Skip to main content

A Sydney lady and her seven children
, 1870

by Henry B. Merlin

albumen photograph on carte de visite (support: 10.3 cm x 6.3 cm, image: 9.8 cm x 6.0 cm)

On loan to the National Portrait Gallery

More images of this artwork

Photographer Henry Beaufoy Merlin first came to New South Wales from his native London in 1848. During 1853 he was the proprietor of the Royal Marionette Theatre, which gave a number of ‘inimitable performances of The Burlesque of Bombastes Furioso’ in Sydney and then Maitland.‘ A variety of novel entertainments’ were also included in the price of admission (three shillings for a box seat or one shilling for the pit), such as a ‘Panorama embracing views of Constantinople, Cornwall, and the Arctic Regions, with the Squadron in search of Sir John Franklin.’ The proprietor, one Sydney paper noted, was ‘an enterprising man.’ Between 1855 and 1859 he exhibited various panoramas in Sydney. By 1866, having briefly returned to London, he was working as an itinerant photographer in Victoria. There he went into partnership with Charles Bayliss, the duo subsequently trading as the American & Australasian Photographic Company despite having no association with America. As of May 1870 they had expanded to New South Wales, advertising offices in Little Collins Street, Melbourne and at 11 Barrack Street, Sydney. An ad in the Sydney Morning Herald in September 1870 stated that ‘The American and Australasian Photographic Company have now commenced to Photograph every House, Shop, Store, Public Building and Private Residence in Sydney’ and that they planned to do the same for other towns in the state. ‘The proprietors of this enterprise believe that in these colonies Photography has not had that scope which might be expected from an art so important, and yet so universal in its application to the requirements of taste and industry.’ The same ad claimed that the Company had, by way of a fleet of portable studios, already photographed ‘almost every building in Melbourne, as well as in every town of any importance in Victoria’.

By December 1870, Merlin also had opened rooms in George Street, where an ‘efficient operator’ could supply cartes de visite at ten shillings and sixpence per dozen. In August 1871 the studio was described as ‘one of the marvels of the city.’ Its ‘elegantly fitted up’ rooms were decorated with reproductions of famous paintings and featured several desks ‘for the reception of portfolios, which form a complete pictorial description of the colony, embracing views in Braidwood, Yass, Goulburn … suburbs of Sydney’ and numerous other places, ‘to which will shortly be added the scenery of the Western Districts’ which were then being visited by the firm’s ‘travelling corps’. In addition, the studio displayed a ‘very numerous selection of cartes de visite comprising most of the celebrities of the colony; family groups and exquisite portraits of children (plain and coloured) posed in the most effective manner and executed in the highest style of art.’ The Company later opened an outpost in Hill End, where, in October 1872, Merlin was commissioned to photograph a stonking, 145-kilogram slab of gold extracted from the mine belonging to Bernhardt Otto Holtermann, a German prospector. The Holtermann Nugget turned out to be the world’s largest known specimen of reef gold, and Merlin’s portrait of it alongside its mind-blowingly fortunate finder is one of the most memorable images of the Australian gold rushes. Holtermann and Merlin soon afterward determined on the creation of an ‘International Travelling Exposition’ which was intended to promote Australia to a worldwide audience via the exhaustive photographic documentation of the New South Wales and Victorian goldfields. The project was completed by Bayliss following Merlin’s death, from pneumonia, in September 1873. The 3500 surviving negatives, now held by the State Library of New South Wales, represent only a fraction of what the American & Australasian Photographic Company accomplished, but nevertheless constitute one of the world’s most comprehensive archives of nineteenth-century frontier life.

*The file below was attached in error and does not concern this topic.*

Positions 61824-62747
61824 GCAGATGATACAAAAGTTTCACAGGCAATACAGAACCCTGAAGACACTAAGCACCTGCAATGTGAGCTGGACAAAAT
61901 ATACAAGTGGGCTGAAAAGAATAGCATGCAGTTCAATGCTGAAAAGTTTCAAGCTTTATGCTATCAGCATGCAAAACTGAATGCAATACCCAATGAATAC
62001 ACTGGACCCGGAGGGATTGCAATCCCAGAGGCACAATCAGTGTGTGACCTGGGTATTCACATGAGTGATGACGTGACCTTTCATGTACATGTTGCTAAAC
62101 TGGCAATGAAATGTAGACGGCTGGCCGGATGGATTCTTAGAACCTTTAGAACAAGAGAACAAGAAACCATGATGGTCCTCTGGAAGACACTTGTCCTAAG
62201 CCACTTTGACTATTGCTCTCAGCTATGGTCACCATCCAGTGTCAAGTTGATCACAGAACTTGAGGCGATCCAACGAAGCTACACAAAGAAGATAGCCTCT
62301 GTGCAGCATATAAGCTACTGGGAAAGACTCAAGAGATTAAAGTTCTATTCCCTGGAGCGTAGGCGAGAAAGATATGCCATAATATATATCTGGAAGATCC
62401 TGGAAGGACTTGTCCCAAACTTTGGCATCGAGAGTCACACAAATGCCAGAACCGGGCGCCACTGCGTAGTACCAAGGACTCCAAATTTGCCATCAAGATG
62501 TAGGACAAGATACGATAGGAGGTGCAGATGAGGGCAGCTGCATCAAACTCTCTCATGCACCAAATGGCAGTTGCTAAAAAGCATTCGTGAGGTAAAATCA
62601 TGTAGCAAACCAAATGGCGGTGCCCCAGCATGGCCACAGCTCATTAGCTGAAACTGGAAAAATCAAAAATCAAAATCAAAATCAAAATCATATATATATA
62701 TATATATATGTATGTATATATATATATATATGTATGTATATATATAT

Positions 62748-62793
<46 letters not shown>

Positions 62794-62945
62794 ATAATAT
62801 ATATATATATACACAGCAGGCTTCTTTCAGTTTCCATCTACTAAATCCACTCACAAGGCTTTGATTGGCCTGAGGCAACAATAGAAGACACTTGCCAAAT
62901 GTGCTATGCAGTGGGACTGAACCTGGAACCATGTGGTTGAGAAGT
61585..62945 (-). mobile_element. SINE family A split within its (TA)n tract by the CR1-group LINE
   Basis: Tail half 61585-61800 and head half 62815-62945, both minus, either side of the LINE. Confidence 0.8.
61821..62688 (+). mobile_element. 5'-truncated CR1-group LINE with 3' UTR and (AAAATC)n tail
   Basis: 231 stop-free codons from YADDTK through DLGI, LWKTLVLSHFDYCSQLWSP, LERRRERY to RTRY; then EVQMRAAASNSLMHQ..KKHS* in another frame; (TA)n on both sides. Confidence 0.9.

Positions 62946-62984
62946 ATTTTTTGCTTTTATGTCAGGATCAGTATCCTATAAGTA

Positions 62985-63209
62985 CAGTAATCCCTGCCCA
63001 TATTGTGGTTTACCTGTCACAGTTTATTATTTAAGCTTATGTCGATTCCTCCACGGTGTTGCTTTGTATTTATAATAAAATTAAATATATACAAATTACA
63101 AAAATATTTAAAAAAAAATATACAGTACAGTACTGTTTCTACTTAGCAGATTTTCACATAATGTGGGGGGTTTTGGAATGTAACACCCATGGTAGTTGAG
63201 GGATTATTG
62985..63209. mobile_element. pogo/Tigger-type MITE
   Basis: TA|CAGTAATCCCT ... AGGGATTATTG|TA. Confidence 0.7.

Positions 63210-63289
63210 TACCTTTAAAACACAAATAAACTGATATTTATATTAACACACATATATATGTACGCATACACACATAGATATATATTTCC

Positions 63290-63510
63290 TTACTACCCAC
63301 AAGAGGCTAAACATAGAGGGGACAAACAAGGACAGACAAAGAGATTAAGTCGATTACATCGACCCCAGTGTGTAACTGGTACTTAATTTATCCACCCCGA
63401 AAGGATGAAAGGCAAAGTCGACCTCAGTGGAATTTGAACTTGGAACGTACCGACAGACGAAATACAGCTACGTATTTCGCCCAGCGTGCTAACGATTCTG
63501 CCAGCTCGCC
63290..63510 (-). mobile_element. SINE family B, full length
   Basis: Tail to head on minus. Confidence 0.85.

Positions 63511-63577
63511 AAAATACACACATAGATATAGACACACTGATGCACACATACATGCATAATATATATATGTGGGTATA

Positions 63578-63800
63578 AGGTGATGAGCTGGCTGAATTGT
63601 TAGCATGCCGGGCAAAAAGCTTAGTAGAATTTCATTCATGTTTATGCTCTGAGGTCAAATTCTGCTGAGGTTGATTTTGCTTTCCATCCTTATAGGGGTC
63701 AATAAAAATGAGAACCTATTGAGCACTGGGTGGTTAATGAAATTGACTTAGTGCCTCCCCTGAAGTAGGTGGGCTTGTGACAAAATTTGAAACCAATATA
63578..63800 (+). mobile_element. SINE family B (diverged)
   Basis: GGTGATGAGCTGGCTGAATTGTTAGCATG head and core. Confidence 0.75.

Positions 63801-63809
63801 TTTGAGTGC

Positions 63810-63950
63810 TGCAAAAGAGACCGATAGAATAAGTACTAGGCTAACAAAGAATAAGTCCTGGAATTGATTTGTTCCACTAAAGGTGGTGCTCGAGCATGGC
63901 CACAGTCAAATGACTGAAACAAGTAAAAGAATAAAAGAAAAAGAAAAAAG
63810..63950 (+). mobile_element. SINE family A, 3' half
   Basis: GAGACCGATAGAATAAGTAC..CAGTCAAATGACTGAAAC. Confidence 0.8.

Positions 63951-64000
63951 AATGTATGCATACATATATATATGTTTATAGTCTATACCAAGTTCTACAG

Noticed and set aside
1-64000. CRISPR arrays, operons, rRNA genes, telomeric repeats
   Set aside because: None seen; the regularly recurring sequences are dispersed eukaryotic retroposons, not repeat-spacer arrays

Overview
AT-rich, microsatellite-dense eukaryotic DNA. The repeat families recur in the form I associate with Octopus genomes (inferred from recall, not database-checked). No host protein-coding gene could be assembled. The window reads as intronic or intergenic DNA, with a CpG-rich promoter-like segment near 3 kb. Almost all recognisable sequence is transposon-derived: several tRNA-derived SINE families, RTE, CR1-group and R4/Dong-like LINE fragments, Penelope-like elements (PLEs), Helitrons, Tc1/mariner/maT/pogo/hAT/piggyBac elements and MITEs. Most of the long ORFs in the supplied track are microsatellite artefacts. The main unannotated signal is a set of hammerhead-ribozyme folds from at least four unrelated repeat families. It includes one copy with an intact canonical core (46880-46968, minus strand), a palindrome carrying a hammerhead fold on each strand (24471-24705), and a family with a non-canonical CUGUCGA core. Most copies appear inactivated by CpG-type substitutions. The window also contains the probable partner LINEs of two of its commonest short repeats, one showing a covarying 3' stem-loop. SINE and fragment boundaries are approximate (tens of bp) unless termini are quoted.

Private Lender
Accession number: LOAN2018.24.10